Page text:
- Firstly, there is love for the whole creation, so that one feels pain even if a leaf or a stone is hurt in the universe. This highest degree of love is a gift of God and cannot be acquired on demand.
- Secondly, there is love for all living things.
- Thirdly, there is love for the entire humanity.
- Fourthly, there is love for one's own nation.
In that same Calcutta Address, Syed also pointed out that the enemy of Islam was not Christianity but modern philosophy, and therefore we needed to consolidate our efforts on that front. It may be noted that he expressed this view only four years after the publication of Darwin's book, and long before Nietzsche even appeared on the scene.
For expressing these views, he was declared kafir by the conservatives, who left no stone unturned in opposing the college which he wanted to found at Aligarh for introducing quality education in the country. Returning hatred with love, Syed stayed out of the curriculum-design committee and invited Maulana Qasim Nanotvi, his foremost opponent and the founder of the Deoband seminary, to be part of it instead. Maulana took offence because Shia scholars would also be there although designing a separate syllabus for Shia students. Not bothering to reply himself, Maulana asked his deputy to write back that Syed should feel ashamed for suggesting that the Maulana or his representatives should sit in a room with Shias!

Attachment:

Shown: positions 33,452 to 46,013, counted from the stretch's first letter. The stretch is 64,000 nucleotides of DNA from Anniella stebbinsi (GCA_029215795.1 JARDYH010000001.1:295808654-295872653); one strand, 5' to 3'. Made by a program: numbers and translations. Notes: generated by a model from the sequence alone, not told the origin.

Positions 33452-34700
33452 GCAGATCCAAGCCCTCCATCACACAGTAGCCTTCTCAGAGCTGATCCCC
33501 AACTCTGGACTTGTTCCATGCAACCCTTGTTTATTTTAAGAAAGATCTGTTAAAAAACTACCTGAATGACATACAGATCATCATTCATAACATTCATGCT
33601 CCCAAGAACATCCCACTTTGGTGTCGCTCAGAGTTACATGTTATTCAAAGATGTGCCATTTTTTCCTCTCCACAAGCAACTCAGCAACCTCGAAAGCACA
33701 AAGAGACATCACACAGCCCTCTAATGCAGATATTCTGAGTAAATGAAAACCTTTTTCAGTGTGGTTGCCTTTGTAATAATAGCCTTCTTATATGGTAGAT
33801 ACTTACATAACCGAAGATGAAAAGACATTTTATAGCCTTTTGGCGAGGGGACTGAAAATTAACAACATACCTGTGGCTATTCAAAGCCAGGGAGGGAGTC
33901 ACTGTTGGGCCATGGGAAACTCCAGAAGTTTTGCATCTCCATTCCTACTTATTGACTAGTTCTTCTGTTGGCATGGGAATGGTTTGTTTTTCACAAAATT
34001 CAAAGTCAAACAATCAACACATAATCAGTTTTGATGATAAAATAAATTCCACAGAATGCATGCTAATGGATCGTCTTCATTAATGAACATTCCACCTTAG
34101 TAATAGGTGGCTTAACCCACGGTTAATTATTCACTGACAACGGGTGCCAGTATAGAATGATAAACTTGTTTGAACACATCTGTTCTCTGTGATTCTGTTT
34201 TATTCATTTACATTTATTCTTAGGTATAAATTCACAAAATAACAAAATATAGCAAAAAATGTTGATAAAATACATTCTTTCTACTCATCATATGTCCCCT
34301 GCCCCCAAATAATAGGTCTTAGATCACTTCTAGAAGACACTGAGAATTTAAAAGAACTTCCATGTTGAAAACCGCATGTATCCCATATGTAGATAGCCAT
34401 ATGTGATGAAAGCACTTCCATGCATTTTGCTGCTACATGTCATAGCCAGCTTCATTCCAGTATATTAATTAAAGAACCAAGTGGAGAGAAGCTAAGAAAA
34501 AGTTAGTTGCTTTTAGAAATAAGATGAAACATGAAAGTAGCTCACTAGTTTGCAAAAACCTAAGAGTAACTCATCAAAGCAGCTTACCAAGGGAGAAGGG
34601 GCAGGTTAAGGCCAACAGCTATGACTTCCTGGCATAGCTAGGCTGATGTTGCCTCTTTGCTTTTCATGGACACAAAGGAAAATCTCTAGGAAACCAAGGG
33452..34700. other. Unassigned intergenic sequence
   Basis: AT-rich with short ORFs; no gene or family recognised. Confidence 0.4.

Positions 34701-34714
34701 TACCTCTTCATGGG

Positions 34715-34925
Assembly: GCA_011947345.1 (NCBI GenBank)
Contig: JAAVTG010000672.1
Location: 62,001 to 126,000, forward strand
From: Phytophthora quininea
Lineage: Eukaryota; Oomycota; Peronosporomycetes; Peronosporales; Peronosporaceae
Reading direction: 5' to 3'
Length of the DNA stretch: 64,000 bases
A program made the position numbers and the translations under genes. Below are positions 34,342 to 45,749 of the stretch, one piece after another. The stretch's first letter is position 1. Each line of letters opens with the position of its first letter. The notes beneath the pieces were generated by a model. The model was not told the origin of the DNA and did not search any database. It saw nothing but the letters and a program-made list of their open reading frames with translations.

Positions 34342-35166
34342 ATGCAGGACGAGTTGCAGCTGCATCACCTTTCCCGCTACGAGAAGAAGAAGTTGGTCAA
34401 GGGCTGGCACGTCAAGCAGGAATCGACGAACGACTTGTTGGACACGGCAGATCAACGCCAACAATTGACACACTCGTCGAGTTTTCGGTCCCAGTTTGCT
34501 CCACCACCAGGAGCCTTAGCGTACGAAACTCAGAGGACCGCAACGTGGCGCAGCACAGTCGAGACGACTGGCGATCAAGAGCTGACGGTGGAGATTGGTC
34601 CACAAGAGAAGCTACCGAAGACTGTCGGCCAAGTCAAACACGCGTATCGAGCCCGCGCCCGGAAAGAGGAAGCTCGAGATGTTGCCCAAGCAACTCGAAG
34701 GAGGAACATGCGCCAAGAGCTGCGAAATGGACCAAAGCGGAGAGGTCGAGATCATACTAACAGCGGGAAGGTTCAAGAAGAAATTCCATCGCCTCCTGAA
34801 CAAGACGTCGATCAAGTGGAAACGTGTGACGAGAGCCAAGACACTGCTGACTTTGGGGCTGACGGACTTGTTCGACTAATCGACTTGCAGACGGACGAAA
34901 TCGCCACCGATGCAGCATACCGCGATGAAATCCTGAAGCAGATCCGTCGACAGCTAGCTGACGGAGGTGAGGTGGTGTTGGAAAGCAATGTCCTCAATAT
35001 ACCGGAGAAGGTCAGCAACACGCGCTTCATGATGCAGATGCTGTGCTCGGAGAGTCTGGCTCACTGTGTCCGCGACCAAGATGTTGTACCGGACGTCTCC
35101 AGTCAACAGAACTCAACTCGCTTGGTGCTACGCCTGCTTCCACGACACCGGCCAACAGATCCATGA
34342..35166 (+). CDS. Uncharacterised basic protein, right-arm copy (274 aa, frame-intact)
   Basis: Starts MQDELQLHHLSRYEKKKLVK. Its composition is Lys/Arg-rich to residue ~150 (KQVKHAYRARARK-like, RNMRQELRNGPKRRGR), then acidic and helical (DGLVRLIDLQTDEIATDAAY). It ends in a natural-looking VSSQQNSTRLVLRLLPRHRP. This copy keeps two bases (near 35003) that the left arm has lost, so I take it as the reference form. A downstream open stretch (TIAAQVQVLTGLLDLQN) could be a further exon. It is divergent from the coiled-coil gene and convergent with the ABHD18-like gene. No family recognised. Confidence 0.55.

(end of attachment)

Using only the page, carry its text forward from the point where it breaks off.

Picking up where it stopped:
Conservative scholars were not the only enemies of Syed (and Islam). The British recognized him as the most potent threat for the Empire, at least in the long-term. On the pretext of writing sympathetic studies, Western scholars began to present him as a Westernized Muslim. The same line was towed by Indian National Congress, who was upset because Syed's concept of a nation based on love for all creation was opposed to the Western model of territorial identity which Congress tried to introduce in India twenty-two year after Syed's Calcutta Address.
Beyond his lifetime, Syed's most ardent defenders have been Maulana Muhammad Ali Jauhar and Iqbal. "It may be pointed out here that Syed Ahmad Khan, Syed Jamal-ud-Din Afghani and hundreds of the latter’s disciples in Muslim countries were not Westernised Muslims," Iqbal wrote in an open letter to Pundit Jawaharlal Nehru in 1935. "It is only the superficial observer of the modern world of Islam who thinks that the present crisis in the world of Islam is wholly due to the working of alien forces."
In the light of these views expressed by Iqbal, let's look into our conscience and see if we all have not been superficial observers?